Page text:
neither approach is written into the  genes: Asian-Americans, born

in the  United States, are indistinguishable  in their modes of

thought from European-Americans.

Dr. Alan Fiske, an associate professor of anthropology at the

University of California at Los Angeles, said  that experimental

research like Dr.  Nisbett's "complements a lot of ethnographic

work that has been done."

"Anthropologists have been describing these cultures and this can

tell you a lot about everyday life and  the ways people talk and

interact,"  Dr. Fiske said. "But it's always difficult to know how

to make sense of  these qualitative judgments, and  they aren't

controlled in the same  way that an experiment is controlled."

Yet not everyone agrees that all  the dissimilarities described by

Dr.  Nesbitt and his colleagues reflect  fundamental differences in

psychological process.

Dr. Patricia Cheng, for example, a  professor of psychology at the

University of California at Los Angeles,  said that many of the

researchers'  findings meshed  with her own experience. "Having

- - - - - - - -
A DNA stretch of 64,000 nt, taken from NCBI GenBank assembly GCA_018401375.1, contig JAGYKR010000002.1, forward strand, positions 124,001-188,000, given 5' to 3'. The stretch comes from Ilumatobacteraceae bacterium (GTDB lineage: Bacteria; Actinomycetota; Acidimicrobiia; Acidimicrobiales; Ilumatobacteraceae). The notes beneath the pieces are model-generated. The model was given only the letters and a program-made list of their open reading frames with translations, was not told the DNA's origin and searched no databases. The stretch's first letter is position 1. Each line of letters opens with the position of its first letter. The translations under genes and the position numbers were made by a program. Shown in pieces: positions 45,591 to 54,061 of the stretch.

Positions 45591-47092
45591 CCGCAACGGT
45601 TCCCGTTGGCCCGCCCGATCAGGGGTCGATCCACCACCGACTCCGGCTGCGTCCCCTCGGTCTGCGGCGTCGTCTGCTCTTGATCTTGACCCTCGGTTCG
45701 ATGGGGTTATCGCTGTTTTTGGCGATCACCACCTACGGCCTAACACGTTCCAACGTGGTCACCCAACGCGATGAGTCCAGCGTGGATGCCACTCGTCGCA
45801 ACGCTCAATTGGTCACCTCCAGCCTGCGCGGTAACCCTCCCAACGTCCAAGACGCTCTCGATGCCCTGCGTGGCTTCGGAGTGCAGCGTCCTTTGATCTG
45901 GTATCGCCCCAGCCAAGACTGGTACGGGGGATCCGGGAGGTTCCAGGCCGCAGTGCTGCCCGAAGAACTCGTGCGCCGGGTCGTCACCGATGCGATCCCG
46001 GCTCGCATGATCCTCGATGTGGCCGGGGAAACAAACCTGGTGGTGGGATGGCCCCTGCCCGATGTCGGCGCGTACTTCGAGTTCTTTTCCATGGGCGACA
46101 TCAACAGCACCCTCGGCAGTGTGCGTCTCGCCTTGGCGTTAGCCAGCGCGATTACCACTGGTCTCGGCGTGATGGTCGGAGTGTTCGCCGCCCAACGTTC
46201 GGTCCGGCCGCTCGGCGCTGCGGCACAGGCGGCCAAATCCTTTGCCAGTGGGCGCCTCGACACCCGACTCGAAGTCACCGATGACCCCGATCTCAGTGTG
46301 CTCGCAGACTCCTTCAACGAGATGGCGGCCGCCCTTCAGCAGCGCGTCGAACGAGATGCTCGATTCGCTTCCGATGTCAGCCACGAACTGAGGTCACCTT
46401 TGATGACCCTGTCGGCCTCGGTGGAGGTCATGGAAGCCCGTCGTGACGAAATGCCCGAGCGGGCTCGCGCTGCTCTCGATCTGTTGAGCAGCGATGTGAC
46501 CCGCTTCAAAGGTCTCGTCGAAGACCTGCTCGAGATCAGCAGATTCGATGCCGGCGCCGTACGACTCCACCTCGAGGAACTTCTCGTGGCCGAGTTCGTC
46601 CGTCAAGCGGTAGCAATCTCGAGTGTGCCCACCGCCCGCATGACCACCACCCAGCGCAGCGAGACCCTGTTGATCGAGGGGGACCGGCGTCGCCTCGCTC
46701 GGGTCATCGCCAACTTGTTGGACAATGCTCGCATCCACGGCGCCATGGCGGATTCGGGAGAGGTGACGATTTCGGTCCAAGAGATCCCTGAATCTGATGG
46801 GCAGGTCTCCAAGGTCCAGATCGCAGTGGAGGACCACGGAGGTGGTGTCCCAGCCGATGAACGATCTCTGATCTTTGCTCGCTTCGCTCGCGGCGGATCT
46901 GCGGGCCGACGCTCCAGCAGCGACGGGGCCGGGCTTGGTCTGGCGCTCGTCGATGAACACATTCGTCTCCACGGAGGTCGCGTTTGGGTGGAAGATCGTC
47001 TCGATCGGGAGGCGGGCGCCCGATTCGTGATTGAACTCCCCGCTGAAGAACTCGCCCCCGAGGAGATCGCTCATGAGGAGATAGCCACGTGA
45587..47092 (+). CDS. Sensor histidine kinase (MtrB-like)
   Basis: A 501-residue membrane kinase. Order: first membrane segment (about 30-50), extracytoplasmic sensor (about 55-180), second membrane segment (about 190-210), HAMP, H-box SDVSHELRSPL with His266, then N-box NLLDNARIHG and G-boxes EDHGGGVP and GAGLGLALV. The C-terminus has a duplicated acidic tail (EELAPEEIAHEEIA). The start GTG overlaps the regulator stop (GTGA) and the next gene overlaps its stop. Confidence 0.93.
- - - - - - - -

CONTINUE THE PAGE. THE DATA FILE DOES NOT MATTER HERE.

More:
grown up in a traditional Chinese family and also being  in Western

culture myself," she   said, "I do see some entrenched habits of

interpretation of the world that  are different across the

cultures, and  they do lead to pervasive differences."

But Dr. Cheng says she thinks that  some differences -- the Asian

tolerance for contradiction, for example  -- are purely social.

"There is not a  difference in logical tolerance," she  said.

Still, to the extent that the studies  reflect real differences in

thinking  and perception, psychologists may  have to radically

revise their ideas  about what is universal and what is  not, and

to develop new models of  mental process that take cultural

influences into account.

Copyright 2000 The New York Times Company